This is a bit technical, and I doubt we will see new CPUs in the $300 range in laptops for quite a while, but it did affect how OEM (Dell, Asus, Lenovo, HP) were trying hard to sell everything.

This will have a bigger impact on gaming laptops. They are forced to use the power hungry quad cores with HQ definition, it would stand to reason that now they could use lower power, and price CPU to power the same video card.

All of this is nice and good to know, but the most interesting part is the second point, which is mixed a little with 1.a.

Most people think basic needs requires a basic computer. And while this is generally speaking right, it is not accurate. It depends on what you define as basic.

For example, there is nothing basic about Facebook, YouTube, Netflix, Pandora and other content streaming, or high updates. Even news websites are becoming increasingly complex and heavy. Because computers get faster, websites content has increased, and how we use the computer has also increased.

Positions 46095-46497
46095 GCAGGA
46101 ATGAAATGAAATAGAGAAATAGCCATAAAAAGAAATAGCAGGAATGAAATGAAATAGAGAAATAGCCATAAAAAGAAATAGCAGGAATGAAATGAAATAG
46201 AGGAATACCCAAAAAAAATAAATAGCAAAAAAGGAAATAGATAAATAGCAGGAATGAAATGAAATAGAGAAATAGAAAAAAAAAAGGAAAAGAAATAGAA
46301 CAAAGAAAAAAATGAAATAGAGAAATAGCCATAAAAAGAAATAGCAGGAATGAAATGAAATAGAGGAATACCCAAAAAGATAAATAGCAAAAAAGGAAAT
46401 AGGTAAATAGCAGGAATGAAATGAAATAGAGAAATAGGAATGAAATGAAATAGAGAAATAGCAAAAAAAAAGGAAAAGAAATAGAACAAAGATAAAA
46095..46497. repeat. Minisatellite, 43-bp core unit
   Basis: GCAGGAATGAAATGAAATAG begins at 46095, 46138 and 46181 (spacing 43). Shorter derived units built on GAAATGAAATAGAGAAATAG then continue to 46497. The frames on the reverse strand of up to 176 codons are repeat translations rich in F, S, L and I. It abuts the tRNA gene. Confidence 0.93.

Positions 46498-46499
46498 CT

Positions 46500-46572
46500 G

So, what is basic usage. Mainly it would be business like use, and only that. Remote Access to programs and computers (RDP, Citrix, etc), internal portals and webapps, some of the email usage (not all, some is also increasing with added chat, and other functions to it), an accounting program or Point of sale.

The problem is that most business use also Facebook, some people stream Pandora or Spotify, they might watch Netflix on a break or downtime.

I have seen Facebook use as much as 6GB of memory on Chrome on my desktop. Gmail also will use a few GB after a few days opened.

So, now how do we define basic? Well, I would say you can use a basic computer if you turn it on, work on it for an hour or two and then turn it off.

For example, you turn it on to check your email, or write an email response using a keyboard (instead of trying to reply from your phone), or do a web call (even with video), check a recipe, or just watch a movie. Basically, use the computer for a single task at a moment, and then turn it off.

At this point you might be puzzled on why would you need a computer for that. Well, you can use a tablet, and that is the point. Laptops are now at the same price as tablets, but after more versatile, and in some cases faster. IF YOU LIMIT HOW YOU USE IT!!

You can’t buy a $200 laptop thinking you will use it for Facebook here or there, or Netflix and then have a tab with Facebook, another with Netflix, and your Gmail running in the background, and have it all day running.